Robots in the context of office processes and their relation to artificial intelligence

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What does a robot mean in the context of the office? How is a robot configured and what is its relationship to artificial intelligence? Take a look at the basic differences between the two technologies.

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What does a robot mean in the context of the office, how is it configured and what is its relationship to AI?

Throughout history, the word robot has taken on different meanings in connection with office processes. It is only in the last few years that its definition has stabilized, and today it refers almost exclusively to automation in the context of office work using Robotic Process Automation (RPA).

It is a program that, like humans, controls other programs on the same computer. Its aim is to perform tasks that would otherwise have to be done by an employee. With RPA, the company’s processes do not need to be altered or adapted - they can be automated in the same way they are currently being performed by humans.

“Robotic Process Automation does not require extensive input analysis, changes in IT systems and applications, impact analysis, integration testing or coordination with other departments,” explains Jan Herman, who leads the RPA team at Trask. “It’s enough for the process to be described by the employee who performs it. Because the robot uses existing user interfaces, it can take over the process from the workers and start executing it in the same way they have been doing it, without affecting the function of other processes, applications or systems.”

According to Jan, the configuration of robots in most RPA platforms is done via user interfaces, in which the activities performed by the robot are built from predefined blocks with configurable parameters. “In theory, this means that non-programmers who have undergone specific professional training can also create programs for robots.”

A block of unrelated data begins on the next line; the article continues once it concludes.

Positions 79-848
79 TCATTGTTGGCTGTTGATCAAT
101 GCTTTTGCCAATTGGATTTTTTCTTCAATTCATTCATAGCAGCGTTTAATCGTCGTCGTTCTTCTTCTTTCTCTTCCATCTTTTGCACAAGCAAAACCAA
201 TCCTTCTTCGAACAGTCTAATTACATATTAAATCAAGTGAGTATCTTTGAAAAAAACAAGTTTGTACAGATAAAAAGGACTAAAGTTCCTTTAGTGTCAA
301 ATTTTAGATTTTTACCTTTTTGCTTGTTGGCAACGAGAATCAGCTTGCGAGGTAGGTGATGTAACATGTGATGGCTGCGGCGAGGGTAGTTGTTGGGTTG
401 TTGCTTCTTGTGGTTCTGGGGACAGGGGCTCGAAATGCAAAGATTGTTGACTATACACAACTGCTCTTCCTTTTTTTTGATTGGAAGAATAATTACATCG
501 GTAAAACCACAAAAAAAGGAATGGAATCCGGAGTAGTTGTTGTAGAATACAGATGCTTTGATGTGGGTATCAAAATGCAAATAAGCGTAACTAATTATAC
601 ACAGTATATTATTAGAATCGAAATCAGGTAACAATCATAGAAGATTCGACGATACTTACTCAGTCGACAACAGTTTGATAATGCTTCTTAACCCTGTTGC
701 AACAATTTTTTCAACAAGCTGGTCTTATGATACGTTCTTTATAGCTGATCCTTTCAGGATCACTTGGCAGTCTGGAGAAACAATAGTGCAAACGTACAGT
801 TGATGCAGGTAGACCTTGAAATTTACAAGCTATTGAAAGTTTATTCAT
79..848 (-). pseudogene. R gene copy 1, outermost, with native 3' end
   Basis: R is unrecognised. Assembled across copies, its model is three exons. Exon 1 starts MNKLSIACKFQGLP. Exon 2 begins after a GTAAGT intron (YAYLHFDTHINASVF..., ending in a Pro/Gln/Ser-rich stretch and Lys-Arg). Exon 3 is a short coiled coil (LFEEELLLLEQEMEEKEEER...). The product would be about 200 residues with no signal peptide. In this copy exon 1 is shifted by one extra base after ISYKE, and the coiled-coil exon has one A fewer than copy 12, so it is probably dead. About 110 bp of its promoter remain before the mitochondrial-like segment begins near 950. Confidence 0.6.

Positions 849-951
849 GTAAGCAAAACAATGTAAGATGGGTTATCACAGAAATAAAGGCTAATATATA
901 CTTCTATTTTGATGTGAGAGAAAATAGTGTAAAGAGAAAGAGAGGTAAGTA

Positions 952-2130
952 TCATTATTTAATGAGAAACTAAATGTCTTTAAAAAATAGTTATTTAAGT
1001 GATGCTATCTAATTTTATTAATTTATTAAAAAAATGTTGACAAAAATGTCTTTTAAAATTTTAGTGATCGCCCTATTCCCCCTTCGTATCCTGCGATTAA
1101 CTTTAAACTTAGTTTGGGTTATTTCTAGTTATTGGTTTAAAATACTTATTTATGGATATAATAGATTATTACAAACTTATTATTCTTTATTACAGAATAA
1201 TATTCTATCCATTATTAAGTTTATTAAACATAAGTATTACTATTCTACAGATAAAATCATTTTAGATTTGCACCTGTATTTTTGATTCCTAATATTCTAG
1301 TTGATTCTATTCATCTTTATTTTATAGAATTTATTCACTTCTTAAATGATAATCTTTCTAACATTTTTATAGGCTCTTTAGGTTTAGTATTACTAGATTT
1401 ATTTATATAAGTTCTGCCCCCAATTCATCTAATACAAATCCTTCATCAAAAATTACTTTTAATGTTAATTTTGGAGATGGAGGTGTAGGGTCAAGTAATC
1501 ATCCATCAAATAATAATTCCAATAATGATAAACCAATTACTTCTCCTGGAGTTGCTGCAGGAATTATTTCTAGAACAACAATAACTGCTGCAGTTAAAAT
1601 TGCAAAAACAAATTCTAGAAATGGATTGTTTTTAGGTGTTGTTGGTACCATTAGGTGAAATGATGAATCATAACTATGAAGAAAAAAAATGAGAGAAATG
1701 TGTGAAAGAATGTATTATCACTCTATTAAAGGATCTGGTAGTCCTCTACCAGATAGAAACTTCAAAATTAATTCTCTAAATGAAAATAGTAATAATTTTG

How does RPA relate to Artificial Intelligence (AI)?

Many people equate RPA with AI. This may be due, for example, to the ambiguity of the term robot and the new RPA platform enhanced with machine learning. Historically, however, RPA has had nothing to do with AI. Originally, RPA did not include any components or concepts that could be considered AI, although it was often integrated with AI, creating remarkable projects in which the robot acquired data, AI evaluated it, and the robot then processed it further or inputted the evaluated data into systems and applications. The integration of these two separate technologies (RPA and AI) is still often used today to handle document extraction, such as invoices, purchase orders or delivery notes.

Over time, individual RPA platforms began to expand their product portfolio to include machine learning, chatbots, computer vision, and the like. Nonetheless, in essence it was still about integration, albeit within a single platform.

More recently, however, AI has become involved in new areas of RPA, not only to extend the capabilities of this technology to other areas, but also with the intention of improving the utility value of robots and increasing the stability of automated processes. Hence, AI is gradually becoming a part of RPA technology and is involved in the areas of process analysis, process understanding, automatic process configuration, evaluating the significance of deviations in application behaviour, and adapting to minor changes in the applications served.

“Although various use cases of AI can be found in modern RPA platforms to address diverse areas of RPA, RPA and AI should continue to be viewed as separate technologies. The domain of RPA remains application servicing and the domain of AI remains data evaluation,” Jan Herman explains.


Jan Herman

Senior RPA Consultant / Team Leader

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